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I arrived in Vancouver at close to midnight. The air was soft, refreshingly cool, and almost about to rain when I exited the airport terminal building. Grabbed a cab, driven by the ubiquitous Punjabi (even here!) and arrived at the hotel within few minutes. Switched on the TV, which had blanket coverage of the US Democratic primaries (this time Puerto Rico). Crashed.

The following morning broke with fairly heavy cloud cover but some blue sky and sunlight also. Went down to the hotel lobby and muddled with the other guests in finding out how the breakfast process worked (I’m in a ‘budget’ hotel so its the usual bad layout, display, selection and service). By the time I had finished, what had been a semi sunlit morning had degenerated into total cloud cover, with black rollers lurking over the hills and the soft breeze turned to chilling squall. And so it remained to the end of the day.

I had a business meeting in the afternoon, so split my day into a before and after, strolling around town, seeing some of the sights and shooting a few photos (just snapshots).

Its 10 years since I’ve been on the Pacific coast (last time was Monterrey in California) and, for me, there’s always something of a ‘frontier’ sensation here. I don’t mean in the ‘Old West’ discovery sense, but the recognition that there is half a world of Ocean to cross before you see the mainland of Asia. The great, wonderful, immense, awesome Pacific.

Indeed, the very reason why Vancouver was built. The Brits needed/wanted a deep water Pacific port; they had been looking since the 1760s, found it in the 1790s, and seriously settled it in the 1860s to counter US moves westwards when they founded Seattle. It was all about trade then (lumber and furs) and its all about trade now.

The core of the city is built on a grid plan, stretching over a slim promontory with a ridged back. Imagine the back of a breaching whale and you have it. Or again, a smaller version of Manhattan, itself originally settled for the same purpose – end of the line for the export of furs and timber. Like New York, the greater part of the people live in other districts over the bay, places like West and North Vancouver; a sliver of high rise along the waterfront with a broad carpet of residential homes stretching up the mountain slopes behind the shoreline. Like them, they either drive into town or take the ferries that cross the dark grey waters regularly.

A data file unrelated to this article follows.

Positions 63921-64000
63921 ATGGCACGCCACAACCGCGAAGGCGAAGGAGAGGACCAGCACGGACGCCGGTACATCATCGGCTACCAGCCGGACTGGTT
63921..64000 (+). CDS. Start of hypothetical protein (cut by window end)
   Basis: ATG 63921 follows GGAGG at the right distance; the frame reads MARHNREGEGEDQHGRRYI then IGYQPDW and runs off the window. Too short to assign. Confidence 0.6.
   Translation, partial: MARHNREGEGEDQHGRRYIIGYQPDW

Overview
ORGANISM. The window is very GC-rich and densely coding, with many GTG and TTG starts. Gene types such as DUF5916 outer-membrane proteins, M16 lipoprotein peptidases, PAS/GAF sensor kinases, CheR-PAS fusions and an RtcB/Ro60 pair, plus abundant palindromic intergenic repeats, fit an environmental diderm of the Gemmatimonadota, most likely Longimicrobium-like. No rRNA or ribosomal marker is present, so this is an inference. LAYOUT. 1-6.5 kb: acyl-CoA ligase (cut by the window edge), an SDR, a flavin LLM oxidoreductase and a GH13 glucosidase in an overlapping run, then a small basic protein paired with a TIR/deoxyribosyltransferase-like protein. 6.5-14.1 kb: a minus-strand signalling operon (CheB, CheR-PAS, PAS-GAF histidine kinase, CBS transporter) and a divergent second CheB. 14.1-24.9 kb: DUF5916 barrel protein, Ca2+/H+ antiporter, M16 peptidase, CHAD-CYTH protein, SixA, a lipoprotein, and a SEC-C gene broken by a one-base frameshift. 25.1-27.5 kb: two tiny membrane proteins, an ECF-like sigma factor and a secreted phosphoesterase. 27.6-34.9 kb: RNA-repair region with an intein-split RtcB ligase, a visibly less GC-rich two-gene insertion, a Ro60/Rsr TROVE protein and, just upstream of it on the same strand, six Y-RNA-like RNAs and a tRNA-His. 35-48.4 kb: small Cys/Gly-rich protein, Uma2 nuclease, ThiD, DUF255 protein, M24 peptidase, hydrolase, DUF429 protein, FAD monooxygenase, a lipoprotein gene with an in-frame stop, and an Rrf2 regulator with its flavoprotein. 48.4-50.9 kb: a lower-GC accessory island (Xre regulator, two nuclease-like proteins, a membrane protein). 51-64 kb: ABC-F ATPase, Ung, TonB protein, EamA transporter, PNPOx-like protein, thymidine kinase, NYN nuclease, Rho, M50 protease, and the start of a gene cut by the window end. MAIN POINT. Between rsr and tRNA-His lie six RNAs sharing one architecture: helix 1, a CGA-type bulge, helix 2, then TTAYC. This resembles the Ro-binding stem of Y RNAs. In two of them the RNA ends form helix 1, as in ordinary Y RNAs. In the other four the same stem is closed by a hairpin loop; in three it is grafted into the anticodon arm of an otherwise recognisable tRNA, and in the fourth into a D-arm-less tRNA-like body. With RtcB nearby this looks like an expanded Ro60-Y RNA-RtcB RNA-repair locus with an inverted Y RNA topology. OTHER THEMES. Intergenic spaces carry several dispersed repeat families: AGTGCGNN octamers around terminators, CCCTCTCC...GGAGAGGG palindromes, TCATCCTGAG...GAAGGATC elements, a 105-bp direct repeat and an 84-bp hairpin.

I was always curious to visit Vancouver. It is famous for great variety of its flowers, its natural scenic beauty and its soft, rainy climate. Well the last point is for real, and unfortunately that means I can’t see much of its natural beauty as the clouds are getting darker as they bend they way down towards the town.

My instant impression? This could be western Norway, or with a little imagination some parts of western Scotland. More like Norway, because here the houses are timber or timber clad, not those miserable, stunted brick houses the Scots live in. There’s even a trace of Australia here, the way the town ‘feels’, likely because of the same time in which both were first developed and the inevitable British colonial imprint.

The other thing Vancouver is famous for is the historic mixing of peoples; mostly Scots, Irish, Chinese, Native Americans. And this I can see too, which is delightful. Now its reinforced by tourism, as the families of these immigrants visit and as others from all over the world, like me, come to see this Pacific outpost.

Downtown in Canada Center there is a convention hall, built in the harbor in the shape of a cruise liner with its prow facing the Ocean. A real cruise liner, the “Norwegian Sea” is moored alongside. This is the beginning of the cruise season: from here people go up to see the islands of the NorthWest; I can hear the voices of Germans, Americans, English and Swedish aboard.

The Gaslight area of the town was its original center; fallen into decay it has been restored and is the tourist shopping street today.

Wandered around the stores a bit, looking at the many trinkets, reproduction totems and local NorthWest Indian artwork, which is based on the animals they knew and stylized in a way that almost anticipates 1960s swirls and colors.

I wandered up to Chinatown too; this area seems to be the new skid row, full of straggle bearded hobos curled in doorways, clumped around a liquor store and slumped over supermarket trolleys. Not a few times have I been asked for spare change today. That surprised me.

Such warmth as there was disappears in the late afternoon, so I head off for a warmer place.